Alluding to the diversity of cultural articulation in Pakistan, he pointed to Khadim Hussain Rizvi-led agitation against the acquittal of Aasia Bibi, which was violent and unilateral in its tone and tenor. Quite conversely, at GCU, a cerebral activity was being carried out that aimed at making sense of culture, its different variants in Pakistan and their nexus with Pakistani history, populace and the landscape. These variegated cultural expressions could hardly have any possibility of converging at any point.
One culture pertaining to Rizvi, as I understood his viewpoint, referred to ‘tradition’ whereas the debate on culture at GCU was essentially ‘modernist’. That sort of a binary describing one as tradition and designating the other as modernist seemed a bit simplistic to me. A crippled cleric, travelling in a vehicle that no ordinary person can afford, living an opulent life, Rizvi is quite a modern man. The exclusionary vision that he vociferously projects is the outcome of modernist version of Islam. The politics of agitation that he has come to epitomise is a modernist method of asserting one’s authority.
‘Traditional’ Islam, on the other hand, called for an inclusionary social ethos, centred on saint and shrine (in medieval times). It is important to underline the fact that from eighteenth century onwards, Sufis resorted to violent means to make a self-statement.
I vividly recollected my protracted discussions with Prof. Baig when he was Chairperson of Philosophy department and his office was next door. Local culture, knowledge and its indigenous form as well as colonial hegemony were the themes we used to discuss threadbare. In fact, Prof. Baig has been engaged with cultural essence and its multiple expressions in literature for many years. That also was the liet motif of his lectures and literary publications. His scholarly engagement with local culture(s) goes back many years. His profundity of thought and ability to construct a literary narrative found expression in his novels and short stories, Ghulam Bagh and Hassan ki Soorat-i-Hal. Prof. Baig is one of the very few Pakistani academics who have analysed cultural tangles in post-colonial societies in a profound manner. He came up with his own theoretical formulation which he calls onto-epistemic rupture. That rupture in cultural and epistemic continuity was caused by modernity whose conduit was colonialism.
Every culture has its own system of knowledge, usually relevant to its own socio-historical context. Local tradition through historical continuity nurtures that system of knowledge which supposedly has the potential to throw up its own modernity. Unluckily, since eighteenth century colonialism emerged as a dispensation that not only dominated the political and economic domains but also when the local socio-epistemic structure was dismantled, that severing of epistemology from the local tradition conjured up what Prof. Baig terms onto-epistemic rupture.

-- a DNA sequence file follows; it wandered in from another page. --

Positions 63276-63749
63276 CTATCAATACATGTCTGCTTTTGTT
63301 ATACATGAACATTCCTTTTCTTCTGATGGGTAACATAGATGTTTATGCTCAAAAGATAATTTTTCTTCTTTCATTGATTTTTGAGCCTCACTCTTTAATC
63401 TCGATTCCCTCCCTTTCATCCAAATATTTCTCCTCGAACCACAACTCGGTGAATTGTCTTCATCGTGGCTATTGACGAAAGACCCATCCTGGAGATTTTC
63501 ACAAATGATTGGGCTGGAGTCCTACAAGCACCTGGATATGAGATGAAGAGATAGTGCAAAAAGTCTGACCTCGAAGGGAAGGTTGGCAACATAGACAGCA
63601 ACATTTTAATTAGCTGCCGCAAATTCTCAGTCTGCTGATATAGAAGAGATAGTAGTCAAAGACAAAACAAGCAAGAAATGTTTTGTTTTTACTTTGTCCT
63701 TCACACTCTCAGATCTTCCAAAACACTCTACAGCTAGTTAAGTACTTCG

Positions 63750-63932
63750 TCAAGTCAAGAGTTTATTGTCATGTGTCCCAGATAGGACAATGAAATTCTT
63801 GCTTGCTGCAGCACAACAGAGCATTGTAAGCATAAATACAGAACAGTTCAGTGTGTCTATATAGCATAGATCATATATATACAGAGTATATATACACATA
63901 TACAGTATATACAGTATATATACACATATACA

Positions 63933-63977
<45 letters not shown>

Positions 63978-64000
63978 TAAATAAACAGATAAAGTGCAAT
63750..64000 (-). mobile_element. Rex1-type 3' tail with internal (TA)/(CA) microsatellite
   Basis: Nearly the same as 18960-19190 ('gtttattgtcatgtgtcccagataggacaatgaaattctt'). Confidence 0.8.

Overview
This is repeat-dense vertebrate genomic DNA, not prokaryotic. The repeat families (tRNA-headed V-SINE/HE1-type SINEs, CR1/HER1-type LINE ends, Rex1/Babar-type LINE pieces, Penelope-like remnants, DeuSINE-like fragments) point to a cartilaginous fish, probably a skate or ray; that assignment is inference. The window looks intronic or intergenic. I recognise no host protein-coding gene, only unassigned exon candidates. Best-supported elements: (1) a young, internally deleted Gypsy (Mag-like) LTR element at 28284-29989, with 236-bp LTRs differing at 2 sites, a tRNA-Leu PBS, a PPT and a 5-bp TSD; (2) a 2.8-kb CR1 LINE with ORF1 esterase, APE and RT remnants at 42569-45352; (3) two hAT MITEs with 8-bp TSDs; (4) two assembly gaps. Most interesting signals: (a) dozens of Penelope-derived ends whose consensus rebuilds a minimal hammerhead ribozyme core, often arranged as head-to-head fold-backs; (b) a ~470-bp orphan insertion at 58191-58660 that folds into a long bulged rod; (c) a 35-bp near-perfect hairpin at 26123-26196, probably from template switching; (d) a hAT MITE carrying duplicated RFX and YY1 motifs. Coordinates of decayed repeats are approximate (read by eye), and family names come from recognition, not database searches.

Now the question which has niggled many minds is whether the onto-epistemic tradition with its indigenous context can ever be retrieved. A straight answer to this question will be in the negative. Colonial modernity and its attendant experience has become an integral part of our collective being, which of course expresses itself differently but the overall expression of our being(s) is essentially mediated through modernity.
That particular act to retrieve our onto-epistemic tradition is not possible for another reason too. The historical context to our existence in the present (moment) is embedded in modernity, which cannot be dispensed with. All of us being a post-colonial populace, we are incarcerated by our colonial past. A break from that past is virtually impossible. In the words of Homi Bhabha, we (the post-colonial people) are the ones with ‘hybrid’ identity. We therefore are bound to view our own tradition from the prism of modernity. Thus tradition was an act which had been played out in the past and is thus irretrievable in its actual essence. The onto-epistemic rupture is a phenomenon that is etched in stone and we are bound to live with it.
In this scenario, why not to make it a part of our collective experience by coming up with a novel synthesis of the two.
We should not let go of our tradition (whichever shape it is in) and make it express itself through instruments of modernity. However, one precaution is extremely important. We must guard against the proclivity of exclusion which is an abiding trait of modernity. My own concern is that in modern nation states, the value of plurality could not strike its roots. Diversity in such situations usually gives way to differentiation eventually leading to the perception of ‘Otherness’. Thus violence becomes inevitable because every culture vies to dominate instead of following the dictum ‘live and let live’.
That probably is the most formidable challenge that modernity has posed to the people from diverse ethnic, religious and cultural backgrounds in the post-colonial world. Accepting people with a cultural difference instead of obliterating them seems to have become the norm. India presents an avid illustration of that trend.
One must be cognizant of the subtle difference in plurality and differentiation. In a plural dispensation, diversity is celebrated which adds to the social vibrancy of any culture and social formation. Differentiation breeds antipathetic feelings among people of diverse cultural backgrounds. Our predicament is the combination of religion and modernity, which has made religion into an instrument of exclusion. Now the challenge for such luminaries like Prof. Baig is whether they can re-invent the social ethos where plurality is an accepted norm even only at the epistemic level or not?